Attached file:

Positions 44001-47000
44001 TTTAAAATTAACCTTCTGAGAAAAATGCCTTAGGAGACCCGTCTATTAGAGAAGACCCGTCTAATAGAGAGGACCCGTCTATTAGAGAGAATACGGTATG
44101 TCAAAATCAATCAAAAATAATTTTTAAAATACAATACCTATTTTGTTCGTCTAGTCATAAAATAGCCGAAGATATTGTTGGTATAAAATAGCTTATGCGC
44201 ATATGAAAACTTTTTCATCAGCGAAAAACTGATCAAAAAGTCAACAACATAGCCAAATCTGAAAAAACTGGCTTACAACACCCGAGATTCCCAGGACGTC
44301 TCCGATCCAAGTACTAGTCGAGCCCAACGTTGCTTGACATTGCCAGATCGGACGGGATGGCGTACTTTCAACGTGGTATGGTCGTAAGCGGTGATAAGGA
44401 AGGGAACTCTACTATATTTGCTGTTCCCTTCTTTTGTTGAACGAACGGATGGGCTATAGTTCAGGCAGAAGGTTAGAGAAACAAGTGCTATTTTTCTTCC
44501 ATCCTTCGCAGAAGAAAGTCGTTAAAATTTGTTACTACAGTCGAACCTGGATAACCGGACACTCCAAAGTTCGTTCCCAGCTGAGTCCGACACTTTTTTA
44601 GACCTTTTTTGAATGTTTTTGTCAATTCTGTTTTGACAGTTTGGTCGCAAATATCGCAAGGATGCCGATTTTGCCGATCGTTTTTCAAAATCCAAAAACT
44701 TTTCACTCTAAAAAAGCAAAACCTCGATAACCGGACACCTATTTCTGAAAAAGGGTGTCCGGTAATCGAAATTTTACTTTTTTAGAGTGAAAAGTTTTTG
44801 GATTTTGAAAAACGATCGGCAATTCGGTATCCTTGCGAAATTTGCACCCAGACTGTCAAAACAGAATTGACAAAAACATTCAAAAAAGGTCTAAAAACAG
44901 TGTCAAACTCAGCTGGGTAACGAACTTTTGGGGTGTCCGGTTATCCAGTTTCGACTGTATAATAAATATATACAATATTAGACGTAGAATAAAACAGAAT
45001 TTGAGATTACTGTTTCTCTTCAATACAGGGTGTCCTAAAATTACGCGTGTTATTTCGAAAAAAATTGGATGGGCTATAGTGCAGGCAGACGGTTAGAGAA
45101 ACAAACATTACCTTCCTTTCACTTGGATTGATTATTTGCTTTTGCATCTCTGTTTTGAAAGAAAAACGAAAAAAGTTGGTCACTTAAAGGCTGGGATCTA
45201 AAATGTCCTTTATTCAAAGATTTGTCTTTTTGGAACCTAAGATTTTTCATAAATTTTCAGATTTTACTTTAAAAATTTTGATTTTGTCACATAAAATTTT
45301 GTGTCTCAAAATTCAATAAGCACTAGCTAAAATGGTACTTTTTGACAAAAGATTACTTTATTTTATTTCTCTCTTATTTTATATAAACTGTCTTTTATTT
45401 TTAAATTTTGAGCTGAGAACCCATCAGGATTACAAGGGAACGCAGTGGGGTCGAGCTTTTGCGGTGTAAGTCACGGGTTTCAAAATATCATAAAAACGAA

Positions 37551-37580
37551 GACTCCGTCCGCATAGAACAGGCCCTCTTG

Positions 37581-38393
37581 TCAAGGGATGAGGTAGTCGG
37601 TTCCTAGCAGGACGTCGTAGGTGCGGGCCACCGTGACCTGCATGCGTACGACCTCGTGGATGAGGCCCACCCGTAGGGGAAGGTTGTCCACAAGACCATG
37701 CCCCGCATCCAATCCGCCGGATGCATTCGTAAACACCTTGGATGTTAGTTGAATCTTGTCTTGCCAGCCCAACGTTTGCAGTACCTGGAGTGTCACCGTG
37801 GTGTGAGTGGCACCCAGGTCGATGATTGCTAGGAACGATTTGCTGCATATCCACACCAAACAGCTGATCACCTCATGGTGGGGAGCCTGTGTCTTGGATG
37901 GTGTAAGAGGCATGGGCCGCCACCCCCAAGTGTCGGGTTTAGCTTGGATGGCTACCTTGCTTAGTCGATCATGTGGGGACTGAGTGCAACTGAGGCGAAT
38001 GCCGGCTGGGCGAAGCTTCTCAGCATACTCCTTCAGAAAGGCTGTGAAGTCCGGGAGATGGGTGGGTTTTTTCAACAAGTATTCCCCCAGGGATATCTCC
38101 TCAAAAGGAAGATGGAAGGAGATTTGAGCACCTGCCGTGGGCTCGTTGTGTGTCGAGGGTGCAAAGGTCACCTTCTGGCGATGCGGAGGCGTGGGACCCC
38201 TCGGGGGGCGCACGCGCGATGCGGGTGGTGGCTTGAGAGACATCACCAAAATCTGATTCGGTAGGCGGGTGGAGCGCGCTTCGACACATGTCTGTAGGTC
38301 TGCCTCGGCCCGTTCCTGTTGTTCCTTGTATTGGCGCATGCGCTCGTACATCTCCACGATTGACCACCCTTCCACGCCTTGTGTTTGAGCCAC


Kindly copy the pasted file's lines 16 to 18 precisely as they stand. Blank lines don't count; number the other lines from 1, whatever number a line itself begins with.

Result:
45401 TTAAATTTTGAGCTGAGAACCCATCAGGATTACAAGGGAACGCAGTGGGGTCGAGCTTTTGCGGTGTAAGTCACGGGTTTCAAAATATCATAAAAACGAA

Positions 37551-37580
37551 GACTCCGTCCGCATAGAACAGGCCCTCTTG